Alaska OKs buying out TransCanada's interest in gas project

By Becky Bohrer, Associated Press

The Legislature on Wednesday approved buying out one of the state's partners in a proposed major gas project, taking over an increased share of the project that many hope could be a boon for Alaska as oil production declines.

In this Wednesday, Oct. 28, 2015 photo, Vincent Lee of TransCanada Corp. appears before the House Finance Committee in Juneau, Alaska. The Alaska Legislature is meeting in special session to consider buying out TransCanada Corp.’s position in a major liquefied natural gas project the state is pursuing with other partners. (AP Photo/Becky Bohrer)


JUNEAU, Alaska (AP) — The Legislature on Wednesday approved buying out one of the state's partners in a proposed major gas project, taking over an increased share of the project that many hope could be a boon for Alaska as oil production declines.

The House voted 39-0 to pass legislation authorizing $157 million for the buyout and project-related costs. Of that, an estimated $68 million will go to TransCanada Corp., a Canadian pipeline company, to acquire TransCanada's interest in the project. The Senate approved it Tuesday on a 16-3 vote.

Lawmakers have been meeting in special session since Oct. 24 to consider Gov. Bill Walker's recommendation to approve the buyout.

As envisioned, the liquefied natural gas project would be one of the largest of its kind, with an 800-mile gas pipeline, a gastreatment plant and transmission lines connecting to gas fields, and a liquefaction plant and export terminal. Asia is the anticipated overseas market and access points along the pipeline route are expected to serve Alaskans.

A decision on whether to build the project could be a few years away, and there's no guarantee it will be built.

Alaskans have long seen a gas project as a way to shore up revenue amid declining oil production, but numerous efforts to launch one have gone nowhere. There are high hopes for this project, in part because of the involvement of the North Slope's major producers — BP, ConocoPhillips and Exxon Mobil Corp. — and the importance to the state's financial future asoil production declines.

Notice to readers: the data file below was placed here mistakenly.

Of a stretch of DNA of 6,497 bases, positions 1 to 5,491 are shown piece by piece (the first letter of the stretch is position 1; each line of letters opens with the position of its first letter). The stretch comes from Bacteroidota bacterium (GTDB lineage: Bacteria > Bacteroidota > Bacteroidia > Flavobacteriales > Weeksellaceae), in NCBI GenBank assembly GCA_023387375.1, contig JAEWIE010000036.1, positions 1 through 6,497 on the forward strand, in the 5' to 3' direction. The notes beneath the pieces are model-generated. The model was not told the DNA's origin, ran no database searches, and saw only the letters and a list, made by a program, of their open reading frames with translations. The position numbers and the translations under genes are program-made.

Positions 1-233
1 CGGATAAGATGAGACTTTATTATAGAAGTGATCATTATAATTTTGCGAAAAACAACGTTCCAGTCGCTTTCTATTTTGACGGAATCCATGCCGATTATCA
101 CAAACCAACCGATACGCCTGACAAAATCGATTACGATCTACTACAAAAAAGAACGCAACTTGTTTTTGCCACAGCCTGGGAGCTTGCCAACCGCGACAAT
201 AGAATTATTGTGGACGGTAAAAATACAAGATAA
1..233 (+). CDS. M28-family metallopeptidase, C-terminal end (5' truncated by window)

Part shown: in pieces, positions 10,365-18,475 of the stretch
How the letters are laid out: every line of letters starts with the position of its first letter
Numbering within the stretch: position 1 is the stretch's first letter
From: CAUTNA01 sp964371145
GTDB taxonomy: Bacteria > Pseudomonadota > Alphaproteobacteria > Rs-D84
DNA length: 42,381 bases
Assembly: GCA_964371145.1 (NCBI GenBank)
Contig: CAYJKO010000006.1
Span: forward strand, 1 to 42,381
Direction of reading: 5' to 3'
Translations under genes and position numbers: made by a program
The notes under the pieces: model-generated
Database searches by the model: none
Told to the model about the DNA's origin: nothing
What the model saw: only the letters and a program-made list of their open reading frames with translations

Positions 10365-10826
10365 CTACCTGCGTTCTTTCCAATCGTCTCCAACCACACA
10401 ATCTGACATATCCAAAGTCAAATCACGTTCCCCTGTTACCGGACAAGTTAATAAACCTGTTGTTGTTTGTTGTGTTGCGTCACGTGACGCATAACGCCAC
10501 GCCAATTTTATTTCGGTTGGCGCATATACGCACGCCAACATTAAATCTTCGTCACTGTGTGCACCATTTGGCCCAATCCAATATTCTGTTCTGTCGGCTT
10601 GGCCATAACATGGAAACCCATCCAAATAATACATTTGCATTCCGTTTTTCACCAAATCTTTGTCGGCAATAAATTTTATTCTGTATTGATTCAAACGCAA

Alaska faced a year-end decision on how or whether to continue its relationship with TransCanada. Under an arrangement predating Walker's term, the company would hold Alaska's interest in the pipeline and gas treatment plant, while the state-sanctioned Alaska Gasline Development Corp. would hold Alaska's interest in liquefaction facilities.

TransCanada's inclusion had been cast as a way for the state to avoid bearing as much in upfront costs. It also was a way for the state and company to get out a failed prior effort to advance a gas project without a messy fight.

In the deal with TransCanada, the state was obligated to pay the company for costs it put into the project on the state's behalf, plus about 7 percent interest, regardless of whether the project succeeds or fails, according to a consultant for the Walker administration, Deepa Poduval. The roughly $68 million is to reimburse TransCanada for costs so far.

In pushing for a buyout, Walker's administration is betting it can get financing cheaper elsewhere.

The administration also argued that a buyout would increase the state's voting rights and allow it to have a more direct say in the decision-making process. The Alaska Gasline Development Corp. is expected to acquire TransCanada's interest in the project.

During the session, a TransCanada official, Vincent Lee, told lawmakers the company believes in the project but also agrees with Walker's recommendation to buy out TransCanada's interest. He said the company and Walker administration are approaching the project from different angles. He called it a mutual dissolution.

Of the $157 million in spending authorized by the bill, roughly $89 million would go toward state project costs.

The state's upfront investment costs could be $7 billion to $8 billion higher without TransCanada's involvement, but Alaska also could get up to $400 million more in annual cash flows once the project is operational, based on the expectation of cheaper financing, Poduval has said.

Legislative consultants said the financial case for keeping or getting rid of TransCanada was too close to be persuasive and that the decision on whether to buy out the company should be based on strategic considerations.

Many legislators agreed that it made sense to part ways with TransCanada now, though some expressed concerns about the level of organization of the state's gas team.

The next big date looming for the project is Dec. 4, when the project partners are scheduled to vote on a work plan and budget for 2016. Walker also is seeking agreements with the producer partners to ensure their gas could not be withheld from the project even if they are no longer involved.

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